Supply Chain Engineering

Our approach to Supply Chain problems is based on the method of controllability engineering. Controllability Engineering is a business process re-engineering method developed at the Department of Industrial Engineering and Management of Helsinki University of Technology, where Professor Eero Eloranta and Juha Räisänen initially did the seminal work in 1986.
The fundamentals of controllability engineering are simple: before changing and/or implementing a new control system, it is vital to study and develop the existing production system. Controllability of a production system is defined by its capability to achieve the objectives set for it. Therefore, production systems itself defines its limits for performance. The only way to change these limits is by altering the system itself, not by speeding the phase of work or through better management, unless better management means changes in the system. Controllability engineering drills down to the general ideas of efficient operations management:
-          Relentless and continuous reduction of production lead times (time-based competition)
-          Comparison between factories and processes, ie., learning from others (benchmarking)
-          Improving interactions with suppliers (supply chain, networking)
-          Efficient implementation of the planned changes (change management)
To summarize, "Controllability Engineering” aims to improve the overall efficiency of the production system. During the past years and to indicate the change of times, this approach has also been called as "Supply Chain Audit" and "Demand/Supply Network Assessment".
  Principles of the controllability engineering method
 Controllability engineering is carried out in a project. This project has the following principles of good project management:
Clear sequencing of the project
Mapping of the production system to be analyzed kicks off the project. This is followed by data collection phase, which leads to the analysis step. These steps provide the understanding of the situation, which is followed by the synthesis phase, during which the ideal production model and objectives are devised. This synthesis leads to the crystallization of the situation. Finally, becomes the communication of the ideal model leading to a consensus model, which takes into account the constraints of the system and actual implementation possibilities. Thus, the final step leads to the realization and practical implementation of the chosen principles.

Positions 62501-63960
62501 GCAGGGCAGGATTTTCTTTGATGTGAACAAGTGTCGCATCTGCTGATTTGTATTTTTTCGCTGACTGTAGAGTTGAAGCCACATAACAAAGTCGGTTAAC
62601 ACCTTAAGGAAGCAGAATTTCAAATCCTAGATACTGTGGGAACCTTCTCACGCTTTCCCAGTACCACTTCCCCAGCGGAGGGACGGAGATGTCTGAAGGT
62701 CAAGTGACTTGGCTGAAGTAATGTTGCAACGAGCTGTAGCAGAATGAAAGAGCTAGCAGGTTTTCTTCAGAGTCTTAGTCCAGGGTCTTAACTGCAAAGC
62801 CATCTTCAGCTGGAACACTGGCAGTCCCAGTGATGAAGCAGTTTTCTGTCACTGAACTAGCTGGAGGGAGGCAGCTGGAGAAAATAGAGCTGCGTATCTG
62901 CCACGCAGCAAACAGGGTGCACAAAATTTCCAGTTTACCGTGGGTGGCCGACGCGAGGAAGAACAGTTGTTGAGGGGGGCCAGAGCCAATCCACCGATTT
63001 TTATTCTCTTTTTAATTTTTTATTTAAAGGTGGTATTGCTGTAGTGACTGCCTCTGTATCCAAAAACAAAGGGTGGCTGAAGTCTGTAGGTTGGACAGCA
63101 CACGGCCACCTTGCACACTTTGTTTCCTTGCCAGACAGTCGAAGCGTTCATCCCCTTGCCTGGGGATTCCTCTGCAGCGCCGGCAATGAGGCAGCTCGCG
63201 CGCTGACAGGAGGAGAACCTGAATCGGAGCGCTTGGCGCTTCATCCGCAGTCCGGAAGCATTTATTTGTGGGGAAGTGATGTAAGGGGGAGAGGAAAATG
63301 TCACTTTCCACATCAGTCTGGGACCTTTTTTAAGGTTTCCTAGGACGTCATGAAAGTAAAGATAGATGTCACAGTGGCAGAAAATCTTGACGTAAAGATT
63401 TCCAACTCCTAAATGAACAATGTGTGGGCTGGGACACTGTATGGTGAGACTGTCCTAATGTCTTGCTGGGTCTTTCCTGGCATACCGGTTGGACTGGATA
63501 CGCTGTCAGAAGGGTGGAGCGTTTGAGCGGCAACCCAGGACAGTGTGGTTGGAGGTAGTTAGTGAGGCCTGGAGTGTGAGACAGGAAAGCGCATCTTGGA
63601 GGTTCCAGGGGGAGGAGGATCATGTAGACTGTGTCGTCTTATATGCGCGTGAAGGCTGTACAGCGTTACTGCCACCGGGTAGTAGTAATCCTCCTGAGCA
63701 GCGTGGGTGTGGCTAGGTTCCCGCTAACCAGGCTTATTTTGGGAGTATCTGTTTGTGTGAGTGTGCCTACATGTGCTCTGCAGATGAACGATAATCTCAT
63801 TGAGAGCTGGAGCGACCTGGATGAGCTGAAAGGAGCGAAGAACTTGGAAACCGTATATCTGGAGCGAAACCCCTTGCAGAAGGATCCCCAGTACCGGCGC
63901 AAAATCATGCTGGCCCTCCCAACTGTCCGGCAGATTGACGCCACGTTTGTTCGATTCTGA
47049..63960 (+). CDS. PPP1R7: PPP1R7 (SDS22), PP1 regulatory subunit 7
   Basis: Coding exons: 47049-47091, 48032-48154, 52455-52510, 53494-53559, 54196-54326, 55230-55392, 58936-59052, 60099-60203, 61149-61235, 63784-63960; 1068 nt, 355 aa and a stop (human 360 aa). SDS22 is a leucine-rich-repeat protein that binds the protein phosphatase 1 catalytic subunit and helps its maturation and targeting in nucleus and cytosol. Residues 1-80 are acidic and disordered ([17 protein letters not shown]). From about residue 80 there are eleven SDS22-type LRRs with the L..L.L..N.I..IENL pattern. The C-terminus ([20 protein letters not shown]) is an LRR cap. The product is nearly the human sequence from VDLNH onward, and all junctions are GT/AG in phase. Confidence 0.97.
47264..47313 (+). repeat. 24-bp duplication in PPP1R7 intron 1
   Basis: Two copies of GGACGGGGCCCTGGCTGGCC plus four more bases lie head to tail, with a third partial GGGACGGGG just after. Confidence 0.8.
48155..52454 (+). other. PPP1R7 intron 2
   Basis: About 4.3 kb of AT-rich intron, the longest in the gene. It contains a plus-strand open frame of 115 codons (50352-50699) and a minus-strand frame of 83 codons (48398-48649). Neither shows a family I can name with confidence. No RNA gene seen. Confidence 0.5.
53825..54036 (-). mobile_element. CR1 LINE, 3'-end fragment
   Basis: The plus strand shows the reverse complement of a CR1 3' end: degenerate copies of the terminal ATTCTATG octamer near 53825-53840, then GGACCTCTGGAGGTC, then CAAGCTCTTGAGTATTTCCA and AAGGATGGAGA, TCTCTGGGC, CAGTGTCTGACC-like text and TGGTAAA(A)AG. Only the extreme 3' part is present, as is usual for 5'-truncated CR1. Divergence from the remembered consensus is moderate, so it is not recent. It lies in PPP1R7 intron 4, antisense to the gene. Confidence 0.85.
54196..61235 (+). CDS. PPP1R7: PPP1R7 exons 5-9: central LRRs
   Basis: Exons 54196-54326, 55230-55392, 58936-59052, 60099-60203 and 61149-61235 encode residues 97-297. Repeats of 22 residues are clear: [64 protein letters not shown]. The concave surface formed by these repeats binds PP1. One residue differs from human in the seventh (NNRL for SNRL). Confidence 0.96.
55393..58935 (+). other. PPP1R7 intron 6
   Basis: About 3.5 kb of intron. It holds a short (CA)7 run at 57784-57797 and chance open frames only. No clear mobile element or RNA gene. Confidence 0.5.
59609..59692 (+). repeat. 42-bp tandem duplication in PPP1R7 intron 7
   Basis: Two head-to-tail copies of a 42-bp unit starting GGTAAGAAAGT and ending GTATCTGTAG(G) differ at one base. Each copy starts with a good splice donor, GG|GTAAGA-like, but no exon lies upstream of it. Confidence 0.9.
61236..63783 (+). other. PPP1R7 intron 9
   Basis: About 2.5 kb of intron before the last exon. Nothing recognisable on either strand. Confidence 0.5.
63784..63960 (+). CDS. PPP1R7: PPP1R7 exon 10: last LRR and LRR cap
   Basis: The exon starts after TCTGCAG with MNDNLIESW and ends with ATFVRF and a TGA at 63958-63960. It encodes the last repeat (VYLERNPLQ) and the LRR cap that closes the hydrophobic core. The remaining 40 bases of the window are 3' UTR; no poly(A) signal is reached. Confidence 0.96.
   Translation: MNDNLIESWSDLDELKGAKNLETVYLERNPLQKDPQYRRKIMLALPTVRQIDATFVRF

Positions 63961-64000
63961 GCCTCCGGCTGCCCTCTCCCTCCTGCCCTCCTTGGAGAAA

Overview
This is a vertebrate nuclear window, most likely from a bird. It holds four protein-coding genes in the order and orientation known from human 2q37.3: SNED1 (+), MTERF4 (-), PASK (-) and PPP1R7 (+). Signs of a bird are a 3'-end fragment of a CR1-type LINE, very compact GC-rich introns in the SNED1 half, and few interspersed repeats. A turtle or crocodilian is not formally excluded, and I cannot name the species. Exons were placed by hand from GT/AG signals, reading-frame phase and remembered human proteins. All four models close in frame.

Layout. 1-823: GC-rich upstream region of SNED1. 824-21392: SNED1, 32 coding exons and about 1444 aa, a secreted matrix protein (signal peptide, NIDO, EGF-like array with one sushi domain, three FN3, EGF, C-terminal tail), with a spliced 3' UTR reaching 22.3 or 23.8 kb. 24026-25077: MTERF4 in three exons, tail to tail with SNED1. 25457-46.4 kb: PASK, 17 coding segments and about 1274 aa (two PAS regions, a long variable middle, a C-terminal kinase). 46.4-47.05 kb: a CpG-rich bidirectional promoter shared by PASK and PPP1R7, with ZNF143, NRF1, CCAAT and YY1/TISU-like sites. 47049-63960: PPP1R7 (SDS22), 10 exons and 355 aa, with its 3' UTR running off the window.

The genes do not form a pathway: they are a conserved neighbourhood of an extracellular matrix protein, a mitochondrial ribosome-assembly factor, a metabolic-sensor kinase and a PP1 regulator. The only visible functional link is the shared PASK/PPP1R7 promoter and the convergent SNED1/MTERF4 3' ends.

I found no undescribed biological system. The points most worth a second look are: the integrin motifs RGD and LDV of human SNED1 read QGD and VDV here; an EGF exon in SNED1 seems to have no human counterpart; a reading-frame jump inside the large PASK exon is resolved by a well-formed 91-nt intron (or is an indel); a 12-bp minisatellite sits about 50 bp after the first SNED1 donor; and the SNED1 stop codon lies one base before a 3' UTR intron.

Structured process of analysis
Applying the “zoom and focus” principle, which aims to build an overview of the situation and then to pinpoint the critical parts of the production system. This approach ensures that work is concentrated on issues with highest improvement potential. 
Quantitative observation
An adequate amount of interviews will be performed during the mapping phase, yet the main focus is on retrieving real operational data to study the true performance of the production system. This means that controllability engineering is based on real operational data, and not on gut-feelings.
Graphical presentation
All the key phenomena and problems related to performance are visualized through various graphs and illustrations. In practice this means that controllability engineering has a significant educational role in the organization, as fact-based analysis reveals the true dynamics and efficiency of the production system.
Project scope may change while the work progresses
Controllability project may, as it progresses, alter its focus as new information is collected and analyzed. Flexibility is needed in order to reach the best possible outcome of the project.
Along common sense, being relentless and curious has proven to be the right way to penetrate to the root causes and problems that hinder operational performance of the company and a supply chain. As Ronald Coase, a Nobel laureat in economics, has elegantly put it: “If you torture the data long enough, Nature will confess.”